FOLLOWING THE LATE WEICHSELIAN RETREAT OF THE NW ICELAND ICE CAP FROM SHELF TO LAND
NW Iceland is the region where the Polar Water in the East Greenland Current meets the warmer Irminger current of Atlantic origin. The position of the boundary between the two currents is known to vary depending on fresh water flow from the Arctic Ocean, and advection of warm water as a branch of the North Atlantic Drift. Sediment from this area should thus give the first indication of changes in the strength of the two opposing currents.
Marker tephra layers serve as a correlation tool between terrestrial and marine archives in addition to numerous AMS dates on bulk sediment and mollusks. Our data indicates a more restricted extent of ice on the NWP shelf during the LGM than previously thought, and shows a near continuous accumulation of IRD from 35 to 11 cal ka on the shelf. However, the inferred LGM margin between 19 and 22 cal ka is characterized by no IRD, which we interpret to be an interval of extensive landfast sea-ice. This interpretation is supported by the existence of laminated sediment, sulfide streaks and the foraminifera species S. feylingi in the shelf sediments. A rapid but stepwise retreat of the ice into the fjord system is detected after 15 cal ka, with IRD pulses around 12 cal ka and 11 cal ka.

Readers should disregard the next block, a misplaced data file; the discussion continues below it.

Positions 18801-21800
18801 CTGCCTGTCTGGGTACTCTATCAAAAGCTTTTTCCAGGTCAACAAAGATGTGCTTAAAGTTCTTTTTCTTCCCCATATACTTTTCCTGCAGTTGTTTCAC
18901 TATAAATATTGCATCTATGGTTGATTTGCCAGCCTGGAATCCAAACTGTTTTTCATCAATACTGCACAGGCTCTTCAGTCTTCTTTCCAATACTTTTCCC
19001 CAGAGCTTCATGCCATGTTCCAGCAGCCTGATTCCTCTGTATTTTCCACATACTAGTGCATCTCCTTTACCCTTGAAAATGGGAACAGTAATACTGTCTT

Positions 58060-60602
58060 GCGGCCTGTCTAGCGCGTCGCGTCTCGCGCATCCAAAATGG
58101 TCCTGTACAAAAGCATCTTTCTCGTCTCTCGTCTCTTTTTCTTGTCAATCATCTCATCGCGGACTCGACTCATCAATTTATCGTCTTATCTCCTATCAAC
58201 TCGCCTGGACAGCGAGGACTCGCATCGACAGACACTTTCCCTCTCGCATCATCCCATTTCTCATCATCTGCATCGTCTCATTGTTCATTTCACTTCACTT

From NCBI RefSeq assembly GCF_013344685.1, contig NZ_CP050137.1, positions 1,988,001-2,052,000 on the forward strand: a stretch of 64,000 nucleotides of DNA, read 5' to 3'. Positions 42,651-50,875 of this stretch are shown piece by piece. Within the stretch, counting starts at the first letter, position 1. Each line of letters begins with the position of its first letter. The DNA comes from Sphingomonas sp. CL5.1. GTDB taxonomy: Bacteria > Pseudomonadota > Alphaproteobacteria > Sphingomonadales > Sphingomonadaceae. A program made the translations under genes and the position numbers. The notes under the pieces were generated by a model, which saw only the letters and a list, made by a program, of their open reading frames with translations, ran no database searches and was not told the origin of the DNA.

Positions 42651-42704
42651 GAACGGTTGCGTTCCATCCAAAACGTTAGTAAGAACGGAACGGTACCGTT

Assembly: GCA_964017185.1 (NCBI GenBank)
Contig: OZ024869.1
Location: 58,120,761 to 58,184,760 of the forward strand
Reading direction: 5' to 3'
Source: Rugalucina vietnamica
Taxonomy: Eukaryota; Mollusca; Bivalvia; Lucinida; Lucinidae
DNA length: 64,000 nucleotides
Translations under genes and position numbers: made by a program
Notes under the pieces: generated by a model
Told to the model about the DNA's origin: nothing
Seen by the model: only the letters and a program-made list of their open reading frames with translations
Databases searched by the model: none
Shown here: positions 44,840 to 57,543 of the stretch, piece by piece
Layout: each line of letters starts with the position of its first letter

MS and organic carbon content from lake sediment on the NWP reveal the disappearance of local ice in the basins before or around 11 cal ka. Rapid changes in both parameters between 11 cal ka and 10 cal ka indicate readvances occurred following initial deglaciation of the lake basins. A comparison of the lake cores with the fjord and shelf cores shows similarities in total carbon % over the last 10,000 yrs. A minimum in total carbon correlative with the 8.2 ka event in the GISP/GRIP cores is seen in both the marine record off NW Iceland and the lake record. These similarities suggest we may be able to correlate land and sea records for both the deglacial period and more subtle environmental changes during the Holocene.